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Why do you preach so long?

brandon-phillips-preaching

 

 

Why Do You Preach So Long?

 

Why are your sermons so long and complicated? Periodically, I receive this question from well-meaning brethren. Believe me, I take these inquiries to heart! In our culture, the idea of sitting through a 50–60-minute sermon doesn't appeal to most. So, why do we insist on preaching long and complicated sermons? Before I address that question, it is necessary to start with some preliminary remarks.

 

I believe the preacher who preaches long boring sermons should learn how to deliver ones that have life or find another way to serve the King. In the cutting words of Charles Spurgeon:

 

"No [anesthetic] can ever equal some discourses in sleep-giving properties; no human being, unless gifted with infinite patience, could long endure listening to them, and nature does well to give the victim deliverance through sleep."

 

I have often said that if a person can sleep through my sermons, then either they've had a rough night and need the rest, or I need to give them a reason to stay awake! Yet, some men seem painfully unaware that their sermons rival the powers of anesthesia. Again, Spurgeon says:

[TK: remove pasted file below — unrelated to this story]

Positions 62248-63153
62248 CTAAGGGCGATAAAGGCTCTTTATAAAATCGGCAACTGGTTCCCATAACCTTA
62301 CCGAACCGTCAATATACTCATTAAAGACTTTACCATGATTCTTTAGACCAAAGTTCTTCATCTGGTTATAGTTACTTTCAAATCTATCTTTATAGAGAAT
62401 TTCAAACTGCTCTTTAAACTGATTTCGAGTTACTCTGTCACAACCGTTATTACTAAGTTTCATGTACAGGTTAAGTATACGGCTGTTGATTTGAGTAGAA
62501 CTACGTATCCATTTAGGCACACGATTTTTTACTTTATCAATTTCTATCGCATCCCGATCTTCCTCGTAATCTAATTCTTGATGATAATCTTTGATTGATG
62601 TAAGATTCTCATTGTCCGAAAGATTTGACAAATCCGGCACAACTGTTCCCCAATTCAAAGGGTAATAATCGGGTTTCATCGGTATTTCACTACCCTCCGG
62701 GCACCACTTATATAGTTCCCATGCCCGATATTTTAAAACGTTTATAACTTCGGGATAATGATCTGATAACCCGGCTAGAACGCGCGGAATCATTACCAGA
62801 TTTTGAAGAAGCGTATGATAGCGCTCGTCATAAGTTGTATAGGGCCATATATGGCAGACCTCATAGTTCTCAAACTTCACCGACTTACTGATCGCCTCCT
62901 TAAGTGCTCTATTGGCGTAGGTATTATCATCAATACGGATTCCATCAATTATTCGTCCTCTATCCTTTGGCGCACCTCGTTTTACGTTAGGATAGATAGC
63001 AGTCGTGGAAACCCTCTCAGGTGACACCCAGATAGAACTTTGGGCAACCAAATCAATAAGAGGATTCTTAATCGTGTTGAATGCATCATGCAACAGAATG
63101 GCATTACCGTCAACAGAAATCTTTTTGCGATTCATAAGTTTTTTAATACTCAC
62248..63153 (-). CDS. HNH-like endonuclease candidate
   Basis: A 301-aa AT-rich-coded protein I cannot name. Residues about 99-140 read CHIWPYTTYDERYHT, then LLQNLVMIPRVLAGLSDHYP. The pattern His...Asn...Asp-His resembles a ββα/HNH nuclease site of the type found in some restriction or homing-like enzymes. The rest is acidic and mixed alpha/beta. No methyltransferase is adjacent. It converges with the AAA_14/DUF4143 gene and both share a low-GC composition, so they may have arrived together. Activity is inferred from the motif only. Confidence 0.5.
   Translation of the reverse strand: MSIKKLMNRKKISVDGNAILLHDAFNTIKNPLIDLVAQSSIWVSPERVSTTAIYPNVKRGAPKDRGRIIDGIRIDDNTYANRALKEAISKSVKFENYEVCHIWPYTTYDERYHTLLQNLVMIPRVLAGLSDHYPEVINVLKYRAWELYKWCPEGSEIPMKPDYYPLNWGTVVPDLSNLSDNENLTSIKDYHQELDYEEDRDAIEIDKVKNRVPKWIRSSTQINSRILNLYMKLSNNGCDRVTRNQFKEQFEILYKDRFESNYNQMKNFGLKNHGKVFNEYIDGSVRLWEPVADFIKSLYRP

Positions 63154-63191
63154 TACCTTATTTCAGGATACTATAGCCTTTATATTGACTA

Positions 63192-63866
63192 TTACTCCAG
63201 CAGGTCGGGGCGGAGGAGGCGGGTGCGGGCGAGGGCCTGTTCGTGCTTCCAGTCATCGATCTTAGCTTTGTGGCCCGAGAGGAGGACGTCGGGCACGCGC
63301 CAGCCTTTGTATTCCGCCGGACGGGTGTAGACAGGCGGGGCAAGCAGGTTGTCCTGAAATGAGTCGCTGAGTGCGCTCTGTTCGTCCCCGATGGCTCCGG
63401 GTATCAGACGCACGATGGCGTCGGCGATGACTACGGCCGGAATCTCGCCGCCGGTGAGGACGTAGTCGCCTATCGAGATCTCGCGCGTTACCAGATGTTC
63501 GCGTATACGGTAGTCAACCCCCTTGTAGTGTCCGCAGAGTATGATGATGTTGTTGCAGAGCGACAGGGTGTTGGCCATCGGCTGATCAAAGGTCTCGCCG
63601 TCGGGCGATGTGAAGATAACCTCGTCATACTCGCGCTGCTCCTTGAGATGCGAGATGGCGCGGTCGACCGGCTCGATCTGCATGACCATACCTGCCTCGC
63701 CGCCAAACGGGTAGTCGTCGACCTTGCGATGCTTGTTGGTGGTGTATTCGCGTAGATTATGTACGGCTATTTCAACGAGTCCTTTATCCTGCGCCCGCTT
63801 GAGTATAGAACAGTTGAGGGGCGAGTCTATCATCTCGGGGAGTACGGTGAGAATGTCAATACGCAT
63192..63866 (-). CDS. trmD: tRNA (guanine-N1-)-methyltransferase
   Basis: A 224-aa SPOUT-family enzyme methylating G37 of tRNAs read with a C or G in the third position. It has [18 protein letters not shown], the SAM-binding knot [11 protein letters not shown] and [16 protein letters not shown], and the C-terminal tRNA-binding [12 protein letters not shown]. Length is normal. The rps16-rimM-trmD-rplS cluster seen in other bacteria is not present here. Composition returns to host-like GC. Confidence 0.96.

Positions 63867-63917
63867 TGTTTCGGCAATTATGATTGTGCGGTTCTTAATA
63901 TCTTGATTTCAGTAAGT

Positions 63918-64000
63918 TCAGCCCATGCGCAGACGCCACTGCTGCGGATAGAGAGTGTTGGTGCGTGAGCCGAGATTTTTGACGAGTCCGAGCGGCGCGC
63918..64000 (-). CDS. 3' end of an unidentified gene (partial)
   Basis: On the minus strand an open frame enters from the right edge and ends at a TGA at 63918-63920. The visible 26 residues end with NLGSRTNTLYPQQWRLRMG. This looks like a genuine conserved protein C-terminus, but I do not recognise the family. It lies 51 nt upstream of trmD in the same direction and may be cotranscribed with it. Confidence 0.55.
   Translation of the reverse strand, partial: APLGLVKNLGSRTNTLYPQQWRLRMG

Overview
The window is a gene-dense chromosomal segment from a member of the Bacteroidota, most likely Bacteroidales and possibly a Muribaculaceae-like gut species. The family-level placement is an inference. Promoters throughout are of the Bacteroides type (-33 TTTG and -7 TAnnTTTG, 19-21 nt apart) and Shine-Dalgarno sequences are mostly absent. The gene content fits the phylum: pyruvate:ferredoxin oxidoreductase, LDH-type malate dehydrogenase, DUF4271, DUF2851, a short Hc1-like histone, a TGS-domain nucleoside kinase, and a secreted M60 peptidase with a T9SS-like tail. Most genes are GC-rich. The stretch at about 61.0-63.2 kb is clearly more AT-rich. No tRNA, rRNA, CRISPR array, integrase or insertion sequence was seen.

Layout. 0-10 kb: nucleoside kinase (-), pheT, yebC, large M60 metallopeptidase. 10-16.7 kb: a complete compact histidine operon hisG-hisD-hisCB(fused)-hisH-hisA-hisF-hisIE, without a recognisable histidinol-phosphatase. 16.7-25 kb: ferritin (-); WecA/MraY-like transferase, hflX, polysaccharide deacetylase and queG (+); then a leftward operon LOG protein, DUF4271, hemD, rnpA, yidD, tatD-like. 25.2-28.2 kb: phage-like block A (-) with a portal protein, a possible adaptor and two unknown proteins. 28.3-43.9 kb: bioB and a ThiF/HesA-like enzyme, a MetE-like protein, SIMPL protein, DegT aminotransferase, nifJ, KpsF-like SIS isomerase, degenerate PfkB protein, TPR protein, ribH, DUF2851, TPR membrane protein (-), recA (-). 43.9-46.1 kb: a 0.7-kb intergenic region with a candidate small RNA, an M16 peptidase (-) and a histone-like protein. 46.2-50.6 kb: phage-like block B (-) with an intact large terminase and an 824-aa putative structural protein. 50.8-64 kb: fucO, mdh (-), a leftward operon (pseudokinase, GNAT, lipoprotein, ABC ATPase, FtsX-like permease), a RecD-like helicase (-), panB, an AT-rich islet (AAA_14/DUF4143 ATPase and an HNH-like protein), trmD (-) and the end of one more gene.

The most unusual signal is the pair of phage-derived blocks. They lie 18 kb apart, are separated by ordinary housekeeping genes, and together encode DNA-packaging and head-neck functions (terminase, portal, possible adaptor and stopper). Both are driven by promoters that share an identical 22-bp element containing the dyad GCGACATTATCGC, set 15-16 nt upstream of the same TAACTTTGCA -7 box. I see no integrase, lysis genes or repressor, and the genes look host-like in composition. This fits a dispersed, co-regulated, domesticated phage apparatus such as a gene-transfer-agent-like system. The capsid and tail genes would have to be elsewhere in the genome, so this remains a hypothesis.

"If some men were sentenced to hear their own sermons, it would be a righteous judgment upon them, and they would soon cry out with Cain, 'My punishment is far greater than I can bear.'"

 

The word of God is living and active and sharper than any double-edged sword; therefore, dull sermons do not reflect the true nature of Scripture which cuts deep. It invigorates the heart of the believer and wakes the lost sinner from the dead. The preacher must do the spadework to cultivate and soften his own heart so that he is captivated by the truths of God's word. This work requires many hours tied to his desk, studying the word and pleading with our Lord to light a fire in his heart and enliven his mind to grasp the lofty truths found there. He must not ascend to the pulpit to proclaim God-breathed word without having encountered the Holy Spirit who inspired it, ready to herald the soul-saving words of the King!